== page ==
Tessa Wood

by Sherif Awad

Tessa Wood

Hello, www.MeetingVenus.com,

This is actress Tessa Wood,

I grew up in a small village in East Yorkshire, England. The nearest city, Hull was about 15 miles away, and it had been nearly flattened by German bombers. It meant there was previous little in the way of culture. It was merely a city trying to rebuild itself.

How I developed a love of acting is a bit of a mystery, but there is one occurrence that stands out for me. I had a gloriously eccentric aunt who loved theatre, and she took to see Margot Fonteyn performing Swan Lake at the one remaining theatre in Hull. I was very, very young, but I was enraptured, and decided then that I would go on the stage. I stayed on at school till 18, and then announced I wanted to attend drama school in London. My parents were utterly horrified, but I’m extremely persistent, and in the end my will prevailed – albeit alongside a withholding of much financial support from my family.

I went to Guildhall School of Music & Drama, and developed a taste for (at the time) rather avant garde performers like Lindsay Kemp and Ken Campbell. I also secretly knew that I preferred film to stage, but this wasn’t encouraged at drama school in the 70s, so I kept quiet. It felt like a naughty secret!

Drama school in the 1970s was still very much geared to the stage – especially to Shakespeare and the classics. I have had one or two very enjoyable experiences of classical theatre, but I remember feeling a little out of place at Guildhall and never felt I quite fitted in.

Soon after I graduated I found myself in the West End production of The Rocky Horror Show, and I truly felt in my element. I absolutely loved it, in fact so much that I remained in the show for two years – first in London, and then going on tour in Germany. It was before the wall came down, and I have weird memories of going through Checkpoint Charlie to the East. I had purple hair at the time, and wore thigh-length boots over skin tight leather trousers! East Germany didn’t know what had hit it!

After Rocky, for several years I carried on touring, doing repertory theatre, a bit of TV, a bit more West End, a lot of commercials, and then without warning … my career started juddering, slowing down, and then virtually stopping. I’d barely been out of work for ten years. I was just past thirty, and I was scared.

Then my parents died, and I felt scared and bleak. I realised the only person that could help me was me. I felt I needed to reinvent myself, so that’s precisely what I did. I tried my hand at being and agent’s assistant, a production assistant, an advertising bod, and a TV PR officer (which I quite enjoyed). But none of these roles made my heart sing because bubbling away inside me was this continuing ache to act.

So at nearly 40 I decided to re-audition for drama school – but this time, not as an actor, but as a voice coach. I was accepted at The Royal Central School of Speech & Drama on their Post Graduate Diploma of Voice Studies course (now an MA). It was very gruelling, and I felt the same imposter syndrome feelings that I’d experienced at Guildhall. Other people told me I was good,but I’m not sure I believed it. Anyway, after graduating, I launched myself into a new career as a voice coach, planning to resurrect my acting career along the way. It didn’t turn out like that. I hadn’t bargained for just how intensely demanding a voice coaching career might be. I got so sucked into it that I became Head of Voice at Drama Studio London for nine years. Looking back, I can honestly say that I enjoyed large chunks of it, and I amazed myself with how far I developed in that new life. BUT, acting never went away, ever!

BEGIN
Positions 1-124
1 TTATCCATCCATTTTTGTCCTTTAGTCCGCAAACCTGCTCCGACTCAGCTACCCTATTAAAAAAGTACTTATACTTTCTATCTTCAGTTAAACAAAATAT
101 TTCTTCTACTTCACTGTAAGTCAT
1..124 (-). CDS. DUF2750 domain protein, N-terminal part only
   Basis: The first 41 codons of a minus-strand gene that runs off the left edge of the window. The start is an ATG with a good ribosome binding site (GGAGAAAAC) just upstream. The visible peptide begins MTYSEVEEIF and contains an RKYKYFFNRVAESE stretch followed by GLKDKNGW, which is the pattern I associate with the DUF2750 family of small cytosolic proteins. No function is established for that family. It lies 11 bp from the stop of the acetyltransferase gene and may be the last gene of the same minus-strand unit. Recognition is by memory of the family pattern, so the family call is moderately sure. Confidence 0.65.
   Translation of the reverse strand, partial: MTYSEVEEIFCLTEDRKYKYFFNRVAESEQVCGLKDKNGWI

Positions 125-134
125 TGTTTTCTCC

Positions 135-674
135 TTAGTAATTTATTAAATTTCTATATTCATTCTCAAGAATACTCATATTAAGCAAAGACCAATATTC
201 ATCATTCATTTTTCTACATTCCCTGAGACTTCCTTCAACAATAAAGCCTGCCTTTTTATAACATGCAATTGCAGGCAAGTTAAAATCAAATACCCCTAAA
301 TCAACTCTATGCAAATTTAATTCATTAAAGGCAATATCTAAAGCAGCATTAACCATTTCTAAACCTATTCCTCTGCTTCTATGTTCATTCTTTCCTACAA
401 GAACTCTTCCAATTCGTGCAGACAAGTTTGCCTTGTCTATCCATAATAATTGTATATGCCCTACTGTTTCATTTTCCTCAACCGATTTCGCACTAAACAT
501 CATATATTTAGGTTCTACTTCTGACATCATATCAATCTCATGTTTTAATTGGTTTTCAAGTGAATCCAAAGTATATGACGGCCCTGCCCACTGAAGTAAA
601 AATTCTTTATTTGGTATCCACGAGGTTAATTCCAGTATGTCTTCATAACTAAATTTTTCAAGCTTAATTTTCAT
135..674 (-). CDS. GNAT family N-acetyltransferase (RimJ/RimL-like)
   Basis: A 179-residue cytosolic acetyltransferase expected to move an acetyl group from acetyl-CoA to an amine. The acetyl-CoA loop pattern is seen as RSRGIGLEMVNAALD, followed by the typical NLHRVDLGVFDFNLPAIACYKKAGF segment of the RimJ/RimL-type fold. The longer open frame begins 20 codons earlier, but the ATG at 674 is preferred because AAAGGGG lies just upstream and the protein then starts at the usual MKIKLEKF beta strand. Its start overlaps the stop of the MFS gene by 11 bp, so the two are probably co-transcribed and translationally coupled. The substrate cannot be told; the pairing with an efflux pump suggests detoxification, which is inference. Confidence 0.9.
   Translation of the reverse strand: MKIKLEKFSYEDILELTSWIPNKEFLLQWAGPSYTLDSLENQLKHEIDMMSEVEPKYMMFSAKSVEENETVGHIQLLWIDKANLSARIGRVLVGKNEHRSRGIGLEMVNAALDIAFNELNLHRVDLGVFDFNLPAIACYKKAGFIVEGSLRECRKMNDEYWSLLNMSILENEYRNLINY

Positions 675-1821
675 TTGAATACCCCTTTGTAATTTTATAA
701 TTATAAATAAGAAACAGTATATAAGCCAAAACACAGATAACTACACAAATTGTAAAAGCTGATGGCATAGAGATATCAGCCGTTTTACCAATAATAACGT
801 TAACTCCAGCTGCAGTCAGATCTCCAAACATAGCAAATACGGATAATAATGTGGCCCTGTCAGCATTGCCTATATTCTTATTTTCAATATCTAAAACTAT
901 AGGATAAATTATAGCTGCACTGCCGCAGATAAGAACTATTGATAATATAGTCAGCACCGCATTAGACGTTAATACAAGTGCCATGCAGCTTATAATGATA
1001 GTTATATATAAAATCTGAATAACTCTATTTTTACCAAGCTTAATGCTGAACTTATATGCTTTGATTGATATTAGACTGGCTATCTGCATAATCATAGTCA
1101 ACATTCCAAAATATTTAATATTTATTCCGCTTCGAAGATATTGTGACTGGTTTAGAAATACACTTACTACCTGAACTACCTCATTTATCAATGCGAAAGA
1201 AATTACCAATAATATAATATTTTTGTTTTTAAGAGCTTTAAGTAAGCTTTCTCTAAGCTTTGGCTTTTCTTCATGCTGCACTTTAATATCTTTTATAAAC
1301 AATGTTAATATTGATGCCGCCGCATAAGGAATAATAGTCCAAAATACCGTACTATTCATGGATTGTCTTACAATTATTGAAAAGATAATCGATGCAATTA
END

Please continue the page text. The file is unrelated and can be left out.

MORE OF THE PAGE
So in 2011, after nearly two decades away from it, I decided to try to re-enter the profession. This time I was able to keep a little voice coaching private practice going alongside it. The industry had changed beyond all recognition in the intervening 20 years. But in the final quarter or so of my life, I felt more determined than ever. Getting older had given me a new kind of confidence, and a feeling of not caring so much what people thought of me as a performer, because I was going to do it anyway.

Things started slowly for the first 18 months or so, but then it started to take off. In the past ten years I’ve performed at The Almeida Theatre, The Park Theatre, The Old Vic and Bristol Old Vic. I’ve done Restoration comedy at Kings Weston in Bristol, played the Mother in Shelagh Stephenson’s extraordinary play about abuse – Five Kinds of Silence, and most exciting of all has been the kindling of a journey into films. It started with a crazy horror film called Skin in which I endeavour to take over my step-daughter’s body in an attempt to prolong my youth. I received a Best Supporting Actress award for it. I’ve appeared in two of prolific filmmaker Andrew Jones’s films, and last year saw the release on Amazon Prime of Charlie Steeds An English Haunting in which I played my first film lead. That was one of the joys of my life, and I’m happy to say, I’m going to be in Charlie’s next film, The Haunting of Bloody Tower, which has already started filming. I have three other films waiting in the wings until COVID-19 retreats a bit further.

So returning to acting in my late 50s was one of the best decisions of my life. I’m now here for the duration – however long that might be, and providing I can still learn the lines. I can honestly say that life has never felt better.

I’d like to think it might inspire people to pursue their deepest dreams late in life. I don’t know why that unicorn suddenly appeared below. But maybe it’s a sign! 

Many thanks and all good wishes for 2021.

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